After debuting last year, the ECE Undergraduate Research and Lab Job Fair returned in January and continued to be a popular event among students and faculty alike.
As part of the event, Boston University Electrical & Computer Engineering (ECE) students and faculty were given the opportunity to discuss research opportunities, how to build their skillsets, and ways to prepare a “mini resume” that lists skills, prior lab experience, and interests at an informal fair set-up by Professor Mark Horenstein (ECE).
“Professors give their students experiences in class with labs, discussions, and projects, but in research, the tables are turned. It’s the professor’s world, and it’s about what skills the students can bring to their research. That’s what this night is about,” Horenstein said.
Round two went extremely well and saw more than 100 students and faculty present, numbers that surpassed last year’s event.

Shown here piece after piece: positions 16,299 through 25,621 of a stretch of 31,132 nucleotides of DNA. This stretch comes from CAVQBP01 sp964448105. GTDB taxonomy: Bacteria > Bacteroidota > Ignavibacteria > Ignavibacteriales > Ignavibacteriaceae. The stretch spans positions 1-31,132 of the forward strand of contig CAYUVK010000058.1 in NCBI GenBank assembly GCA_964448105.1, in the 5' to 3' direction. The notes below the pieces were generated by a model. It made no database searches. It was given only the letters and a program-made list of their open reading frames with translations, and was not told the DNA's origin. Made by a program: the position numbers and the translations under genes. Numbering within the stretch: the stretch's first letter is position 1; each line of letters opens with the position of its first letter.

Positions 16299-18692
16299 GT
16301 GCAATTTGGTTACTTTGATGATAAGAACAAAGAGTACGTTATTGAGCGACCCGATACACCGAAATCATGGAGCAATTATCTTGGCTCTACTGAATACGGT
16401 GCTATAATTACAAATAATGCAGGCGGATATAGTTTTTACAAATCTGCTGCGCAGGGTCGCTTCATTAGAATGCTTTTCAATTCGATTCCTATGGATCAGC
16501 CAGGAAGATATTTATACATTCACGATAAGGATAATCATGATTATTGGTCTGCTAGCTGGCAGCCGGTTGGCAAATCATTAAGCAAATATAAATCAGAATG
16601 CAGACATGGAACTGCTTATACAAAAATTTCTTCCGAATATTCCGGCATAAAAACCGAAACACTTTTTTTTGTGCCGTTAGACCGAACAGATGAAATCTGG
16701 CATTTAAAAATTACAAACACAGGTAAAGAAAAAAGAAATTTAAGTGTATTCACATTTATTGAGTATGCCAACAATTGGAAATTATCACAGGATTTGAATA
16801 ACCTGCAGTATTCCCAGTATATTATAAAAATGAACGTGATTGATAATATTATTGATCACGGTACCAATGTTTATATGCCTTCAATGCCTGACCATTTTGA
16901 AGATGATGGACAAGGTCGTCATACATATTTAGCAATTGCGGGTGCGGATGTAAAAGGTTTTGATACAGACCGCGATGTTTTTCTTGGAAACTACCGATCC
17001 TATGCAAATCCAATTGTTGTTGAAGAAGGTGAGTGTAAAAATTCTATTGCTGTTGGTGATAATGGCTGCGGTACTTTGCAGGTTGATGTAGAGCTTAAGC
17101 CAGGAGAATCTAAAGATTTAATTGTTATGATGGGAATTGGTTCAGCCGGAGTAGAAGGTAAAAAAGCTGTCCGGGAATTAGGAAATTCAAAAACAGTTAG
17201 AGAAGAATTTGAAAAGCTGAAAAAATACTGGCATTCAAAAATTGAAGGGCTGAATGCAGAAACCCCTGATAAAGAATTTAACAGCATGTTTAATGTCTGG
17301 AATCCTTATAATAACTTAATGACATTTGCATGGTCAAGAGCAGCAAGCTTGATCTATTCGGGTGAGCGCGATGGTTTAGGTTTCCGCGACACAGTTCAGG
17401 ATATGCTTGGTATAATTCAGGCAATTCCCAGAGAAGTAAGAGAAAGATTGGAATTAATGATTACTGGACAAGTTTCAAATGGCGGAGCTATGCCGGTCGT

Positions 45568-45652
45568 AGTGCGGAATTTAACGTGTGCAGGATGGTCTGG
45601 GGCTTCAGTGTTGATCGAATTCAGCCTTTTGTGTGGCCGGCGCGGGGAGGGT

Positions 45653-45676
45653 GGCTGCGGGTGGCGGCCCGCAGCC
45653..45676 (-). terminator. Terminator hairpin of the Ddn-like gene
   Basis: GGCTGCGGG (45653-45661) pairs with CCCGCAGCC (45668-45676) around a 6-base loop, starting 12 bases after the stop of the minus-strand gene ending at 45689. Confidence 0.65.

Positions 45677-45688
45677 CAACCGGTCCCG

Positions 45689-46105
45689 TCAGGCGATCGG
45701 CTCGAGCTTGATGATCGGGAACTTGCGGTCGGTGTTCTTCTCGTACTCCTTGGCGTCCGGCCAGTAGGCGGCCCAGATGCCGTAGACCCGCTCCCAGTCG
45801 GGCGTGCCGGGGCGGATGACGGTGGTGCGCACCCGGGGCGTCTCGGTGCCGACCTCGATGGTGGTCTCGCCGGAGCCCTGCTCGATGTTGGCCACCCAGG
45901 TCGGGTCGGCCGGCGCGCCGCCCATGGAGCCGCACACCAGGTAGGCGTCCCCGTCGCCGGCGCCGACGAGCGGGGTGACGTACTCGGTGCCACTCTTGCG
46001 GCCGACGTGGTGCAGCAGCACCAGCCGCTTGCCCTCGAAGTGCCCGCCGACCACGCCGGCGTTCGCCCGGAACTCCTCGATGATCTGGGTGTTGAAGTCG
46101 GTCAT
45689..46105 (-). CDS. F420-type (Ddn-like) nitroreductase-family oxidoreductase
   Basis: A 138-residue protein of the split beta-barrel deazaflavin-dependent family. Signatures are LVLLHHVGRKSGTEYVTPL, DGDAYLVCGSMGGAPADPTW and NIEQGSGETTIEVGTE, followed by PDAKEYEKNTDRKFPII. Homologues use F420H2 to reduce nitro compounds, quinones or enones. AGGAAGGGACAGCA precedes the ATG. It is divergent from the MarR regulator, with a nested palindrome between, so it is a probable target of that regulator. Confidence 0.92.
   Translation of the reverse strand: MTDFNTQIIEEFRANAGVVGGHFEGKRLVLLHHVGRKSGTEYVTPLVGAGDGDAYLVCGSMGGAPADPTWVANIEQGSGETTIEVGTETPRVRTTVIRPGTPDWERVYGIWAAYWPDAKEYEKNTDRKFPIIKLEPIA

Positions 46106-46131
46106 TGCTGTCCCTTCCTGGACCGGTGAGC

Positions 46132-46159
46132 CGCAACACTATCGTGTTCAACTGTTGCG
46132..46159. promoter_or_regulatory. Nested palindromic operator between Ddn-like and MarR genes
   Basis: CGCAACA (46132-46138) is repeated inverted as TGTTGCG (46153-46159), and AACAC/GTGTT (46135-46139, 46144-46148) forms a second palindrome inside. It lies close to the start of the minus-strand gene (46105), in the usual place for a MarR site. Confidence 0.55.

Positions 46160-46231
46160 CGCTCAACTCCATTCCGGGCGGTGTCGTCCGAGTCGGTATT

Students walked around the room and eagerly awaited the chance to talk to the professor or graduate student in charge of the research he or she was interested in.
“I want to talk to Professor (Allyn) Hubbard about his infrared detector,” said Indre Jankeviciute. Jankeviciute, an undecided freshman, takes many mechanical engineering classes, but to her, there’s just “something different about ECE.”
“This is an introductory collision event for our younger students,” added ECE Department Chair, David Castañón. “Freshmen aren’t fully prepared for participation in research projects, but they get to observe and start to recognize where their courses are going and start to develop their skills and interests.”
-Samantha Gordon (COM ‘12)